City lawyers are like gatecrashers dropping a turd in the party punch bowl of good news. Bridgeport’s boarded-up Downtown twin jewels Poli Palace and Majestic theaters have finally–after 40 years–received some attention based on the city’s Office of Economic Development issuing a “Request for Expressions of Developer Interest” for a development plan vision. Four potential developers have responded. Thus far, only city officials know the names of the entities and the content of their proposals. That’s because the City Attorney’s Office has closed the curtain on OIB’s request to simply release the company names of the competing parties.
Well, lawyers fear, according to part of their argument, the good names of the companies could be soiled in the comments section of OIB. OIB posters bite, they argue. So much for positive public disclosure. This is a blanket nondisclosure by city lawyers; it’s not specific to OIB, but that was one of the assertions.
Lawyers for the city are not in the risk business. They are paid to protect city interests, although that is not always the end result. What’s the real risk of simply disclosing names of competing entities? It does not occur to them that broadcasting the potentially good news of theater interest coupled with the bright light of scrutiny could create even greater competition and a better deal for the city.
Is the city required to list details of the proposals at this stage of the process? No, not until the process is completed and a development deal sealed, according to the Connecticut Freedom of Information Act. Is the city permitted to release information at this stage of the process. Yes, according to the same act.
From CT FOI Act:
“Responses to any request for proposals or bid solicitation issued by a public agency or any record or file made by a public agency in connection with the contract award process, until such contract is executed or negotiations for the award of such contract have ended, whichever occurs earlier, provided the chief executive officer of such public agency certifies that the public interest in the disclosure of such responses, record or file is outweighed by the public interest in the confidentiality of such responses, record or file.”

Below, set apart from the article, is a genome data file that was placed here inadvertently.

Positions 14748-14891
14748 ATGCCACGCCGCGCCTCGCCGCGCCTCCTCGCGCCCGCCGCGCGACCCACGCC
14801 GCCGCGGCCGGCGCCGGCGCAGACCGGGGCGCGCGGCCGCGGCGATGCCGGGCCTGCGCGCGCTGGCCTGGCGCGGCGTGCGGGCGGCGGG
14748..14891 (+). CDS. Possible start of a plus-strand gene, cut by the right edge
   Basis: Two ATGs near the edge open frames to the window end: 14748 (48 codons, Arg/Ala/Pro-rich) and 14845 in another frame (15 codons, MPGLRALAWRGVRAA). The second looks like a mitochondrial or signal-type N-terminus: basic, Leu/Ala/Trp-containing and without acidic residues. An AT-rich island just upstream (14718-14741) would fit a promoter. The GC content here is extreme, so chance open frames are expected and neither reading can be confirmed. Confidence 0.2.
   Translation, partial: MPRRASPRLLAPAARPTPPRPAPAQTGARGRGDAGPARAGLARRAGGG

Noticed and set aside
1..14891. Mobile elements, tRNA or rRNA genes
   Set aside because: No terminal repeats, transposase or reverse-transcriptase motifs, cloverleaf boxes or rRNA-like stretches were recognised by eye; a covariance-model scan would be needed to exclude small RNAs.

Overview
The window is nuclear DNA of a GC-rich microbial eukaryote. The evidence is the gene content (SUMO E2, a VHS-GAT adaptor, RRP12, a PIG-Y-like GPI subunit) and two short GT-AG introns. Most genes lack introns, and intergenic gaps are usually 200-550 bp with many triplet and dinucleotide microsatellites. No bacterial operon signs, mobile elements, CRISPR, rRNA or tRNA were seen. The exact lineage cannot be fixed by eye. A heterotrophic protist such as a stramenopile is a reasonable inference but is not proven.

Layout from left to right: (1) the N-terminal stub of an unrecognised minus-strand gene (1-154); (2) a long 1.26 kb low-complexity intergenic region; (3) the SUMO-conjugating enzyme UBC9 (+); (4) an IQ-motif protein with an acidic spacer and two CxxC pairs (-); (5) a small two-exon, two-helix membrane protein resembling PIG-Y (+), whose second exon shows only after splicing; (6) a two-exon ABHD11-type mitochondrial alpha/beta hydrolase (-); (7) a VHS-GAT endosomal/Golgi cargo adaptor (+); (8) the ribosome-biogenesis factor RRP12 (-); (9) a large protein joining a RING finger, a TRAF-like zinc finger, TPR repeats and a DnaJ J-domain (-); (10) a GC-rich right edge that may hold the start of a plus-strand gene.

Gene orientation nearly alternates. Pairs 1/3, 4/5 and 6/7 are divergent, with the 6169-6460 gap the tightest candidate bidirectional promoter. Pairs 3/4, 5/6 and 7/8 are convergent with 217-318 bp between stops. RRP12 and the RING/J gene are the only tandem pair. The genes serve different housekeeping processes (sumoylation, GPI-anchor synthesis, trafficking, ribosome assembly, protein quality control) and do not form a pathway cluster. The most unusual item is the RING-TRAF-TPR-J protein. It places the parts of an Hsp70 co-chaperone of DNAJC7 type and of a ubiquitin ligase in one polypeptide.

Understandably, businesses include in the solicitation responses confidential company information. But for the city to not simply release the names of the competing entities?
OIB’s request for release of response names started with professional staff which then referred to the City Attorney’s Office. OIB made its pitch. A team of city lawyers declared they were against releasing the information. Public dissemination to a site such as OIB could be unproductive to the process. Associate City Attorney Mark Anastasi, the senior member of the legal office, is historically loathe to releasing information to the public, if it can be avoided. The office advised information could only be released upon authority of the mayor.
OIB reached out to Mayor Joe Ganim who responded he sees no problem with releasing the names. His communications team as well wants to disclose names to drive as much positive information about the process. But when the mayor asked the lawyers what’s wrong with releasing the business names, they pushed back. As a result, we are in limbo.
The city covered its butt in the solicitation package that included the following language under “Treatment of Confidential Information.”
Financial statements, proposals and other business confidential information may not be subject to disclosure under the Connecticut Freedom of Information law, Section 1-210(b)(5)(A) of the Connecticut General Statutes (FOIA), if such information constitutes “trade secrets” as defined therein. If a Respondent desires certain information to be protected from disclosure under FOIA as a trade secret, the Respondent should clearly identify such information, place such information in a separate envelope appropriately marked, and submit such information with its response. Such information shall be retained by OPED in confidence, shall only be viewed by City employees and consultants having a “need to know,” and shall be returned to all unsuccessful Respondents, or will be destroyed, upon the conclusion of the City’s selection process.
If such information is sought to be disclosed, OPED will afford notice to the party or parties whose information is being sought so that each has an opportunity to dispute disclosure in a court of law at such party’s sole cost and expense. The City shall protect information from disclosure or refuse to disclose such information unless it (i) is already known; (ii) is in the public domain through no wrongful act of the City; (iii) is received by the City from a third party who was free to disclose it; (iv) is properly disclosable under FOIA; or (v) is required to be disclosed by a court of law.
OIB, at this point of the process, has asked only for the names of the competing parties.
Mayor Joe Ganim has the opportunity to overrule city lawyers in the cause of taxpayer transparency. Will he?